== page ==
When comparing GDP per capita growth across provinces, we would expect lower GDP per capita growth in inland, agricultural regions that are more exposed to trade, such as the central and western regions. This is because we assume agriculture is more susceptible to import competition in China’s case because of its comparative disadvantage in the sector and because it reduced trade protection against agricultural imports as part of its WTO accession.[6]

Yet the more “agro regions” of China have seen some of the greatest per capita GDP growth, particularly Guizhou (1326% increase since 2002), Yunnan (794% increase since 2001), and Anhui (920% increase since 2001).

Overall, we see convergence between the agro regions and the east coast in per capita GDP. A clear outlier is the northeast rust belt region, which has seen much slower growth than the surrounding regions and has seen falling GDP per capita since 2015.

3. Urbanization and trade adjustment (in percentage points)
Note: Values indicate the change in the ratio of urban residents:total residents for each province from 2005 to 2018. For example, if the ratio of Urban:Total residents in a province was 50 in 2005 and 51 in 2019, the map would show a value of 1.
Source: Author’s own calculations, NBS data.

One potential reason for the concentrated costs of trade is the slow pace of regional adjustments to trade shocks. In particular, this could mean labor market inflexibility where workers are not moving across industries or regions quickly in response to depressed wages or jobs. To see whether China has adjusted to trade more rapidly, we can consider changes in urbanization. That’s because urbanization is a good proxy gauge for industrialization, since the latter requires the population to move from farms to cities where manufacturing is concentrated.

Given that the impact of trade should lead to higher returns on manufacturing and lower returns on agricultural land, we would expect to see workers moving from the countryside to urban regions as part of the trade adjustment. Again, we broadly see convergence across China, with the less open and rural regions seeing urban residents increase at a faster rate than the already industrialized coast.[7]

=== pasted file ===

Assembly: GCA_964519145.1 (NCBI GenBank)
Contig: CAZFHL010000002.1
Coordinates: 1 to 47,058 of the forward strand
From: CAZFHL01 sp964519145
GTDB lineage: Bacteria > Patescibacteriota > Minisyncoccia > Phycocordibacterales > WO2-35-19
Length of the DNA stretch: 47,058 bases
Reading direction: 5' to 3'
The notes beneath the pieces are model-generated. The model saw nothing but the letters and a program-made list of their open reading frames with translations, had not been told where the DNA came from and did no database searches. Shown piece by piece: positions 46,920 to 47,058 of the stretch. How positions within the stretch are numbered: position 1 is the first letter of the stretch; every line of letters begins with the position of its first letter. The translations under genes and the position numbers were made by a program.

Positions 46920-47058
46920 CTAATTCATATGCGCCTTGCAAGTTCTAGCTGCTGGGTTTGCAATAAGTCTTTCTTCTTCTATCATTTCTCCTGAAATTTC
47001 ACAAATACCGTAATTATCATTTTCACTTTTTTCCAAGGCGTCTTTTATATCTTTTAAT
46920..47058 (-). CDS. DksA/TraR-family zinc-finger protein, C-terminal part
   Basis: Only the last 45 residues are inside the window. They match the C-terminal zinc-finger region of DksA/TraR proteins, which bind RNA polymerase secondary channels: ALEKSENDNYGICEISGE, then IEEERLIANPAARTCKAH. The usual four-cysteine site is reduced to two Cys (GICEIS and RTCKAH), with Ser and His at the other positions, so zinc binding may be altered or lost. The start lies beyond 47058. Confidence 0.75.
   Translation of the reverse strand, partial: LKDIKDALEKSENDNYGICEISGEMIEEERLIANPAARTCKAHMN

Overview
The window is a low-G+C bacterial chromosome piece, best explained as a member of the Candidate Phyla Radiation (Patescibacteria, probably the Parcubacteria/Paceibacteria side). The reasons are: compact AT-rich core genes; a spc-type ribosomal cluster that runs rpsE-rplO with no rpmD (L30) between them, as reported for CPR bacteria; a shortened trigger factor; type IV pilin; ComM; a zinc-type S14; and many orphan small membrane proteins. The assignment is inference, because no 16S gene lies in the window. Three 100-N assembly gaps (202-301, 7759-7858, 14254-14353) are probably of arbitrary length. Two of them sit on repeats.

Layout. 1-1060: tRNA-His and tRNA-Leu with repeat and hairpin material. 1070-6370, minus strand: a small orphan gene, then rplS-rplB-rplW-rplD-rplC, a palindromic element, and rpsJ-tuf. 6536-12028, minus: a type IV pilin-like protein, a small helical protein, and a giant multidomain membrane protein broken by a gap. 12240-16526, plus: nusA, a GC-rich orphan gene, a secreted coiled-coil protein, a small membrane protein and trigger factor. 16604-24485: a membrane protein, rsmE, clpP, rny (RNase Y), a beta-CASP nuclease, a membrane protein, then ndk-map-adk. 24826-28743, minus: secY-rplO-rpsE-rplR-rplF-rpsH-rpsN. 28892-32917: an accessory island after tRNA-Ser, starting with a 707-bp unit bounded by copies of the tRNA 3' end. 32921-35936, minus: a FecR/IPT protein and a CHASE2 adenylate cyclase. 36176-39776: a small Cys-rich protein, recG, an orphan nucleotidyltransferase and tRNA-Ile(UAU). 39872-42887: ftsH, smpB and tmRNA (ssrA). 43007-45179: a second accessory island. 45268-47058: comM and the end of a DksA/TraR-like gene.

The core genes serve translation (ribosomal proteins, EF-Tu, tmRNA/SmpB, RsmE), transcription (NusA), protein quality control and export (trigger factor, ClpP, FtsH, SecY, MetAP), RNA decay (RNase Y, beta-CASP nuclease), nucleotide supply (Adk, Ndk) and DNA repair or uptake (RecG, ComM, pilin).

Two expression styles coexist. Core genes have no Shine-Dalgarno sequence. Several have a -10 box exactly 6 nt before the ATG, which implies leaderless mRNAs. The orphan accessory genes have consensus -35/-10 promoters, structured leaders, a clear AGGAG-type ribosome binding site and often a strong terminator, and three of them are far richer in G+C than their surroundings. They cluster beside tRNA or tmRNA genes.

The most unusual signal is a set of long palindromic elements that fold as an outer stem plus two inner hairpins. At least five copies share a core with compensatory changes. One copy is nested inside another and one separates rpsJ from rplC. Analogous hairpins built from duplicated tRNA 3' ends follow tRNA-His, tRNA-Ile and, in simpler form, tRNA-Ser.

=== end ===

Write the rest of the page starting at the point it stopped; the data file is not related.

Central China has seen a slightly faster rate of urbanization, particularly Henan (+21.1 percentage points), Shaanxi (+20.9 percentage points), and Guizhou (+20.7 percentage points), though coastal provinces such as Hebei have also seen sizable shifts (+18.7 percentage points). The northeast rust belt region once again stands out as a laggard with much lower rates of urbanization, despite low levels of trade openness.


The extent to which China’s provinces have experienced the effects of its opening to the world economy differ drastically. Yet as demonstrated above, China appears to have quickly adjusted to this unexpected trade boom leading to dispersed, rather than concentrated, effects from openness over the last 20 years.

One explanation is that China’s labor market post-WTO accession behaved much like how the traditional model expected—the assumption that workers will move to where wages and employment are rising, both geographically and sectorally. China’s massive migrant labor force was quite mobile and perhaps could more easily shift from agriculture to light manufacturing. In contrast, lower labor market flexibility in import-facing localities and difficulties in shifting from manufacturing to services for US workers may have been a factor in the slower adjustment to trade exposure. This is supported by evidence that labor mobility in US manufacturing has been declining across states in the last few decades.

In addition, any concentrated trade impacts may be dwarfed by other factors in China’s dramatic economic development, including government policies that sought to mitigate those impacts through subsidies, massive infrastructure projects, or other protections of domestic agriculture and industry. Trends such as privatization and economic decentralization may be more significant explanatory variables that have had larger impacts on the indicators examined above.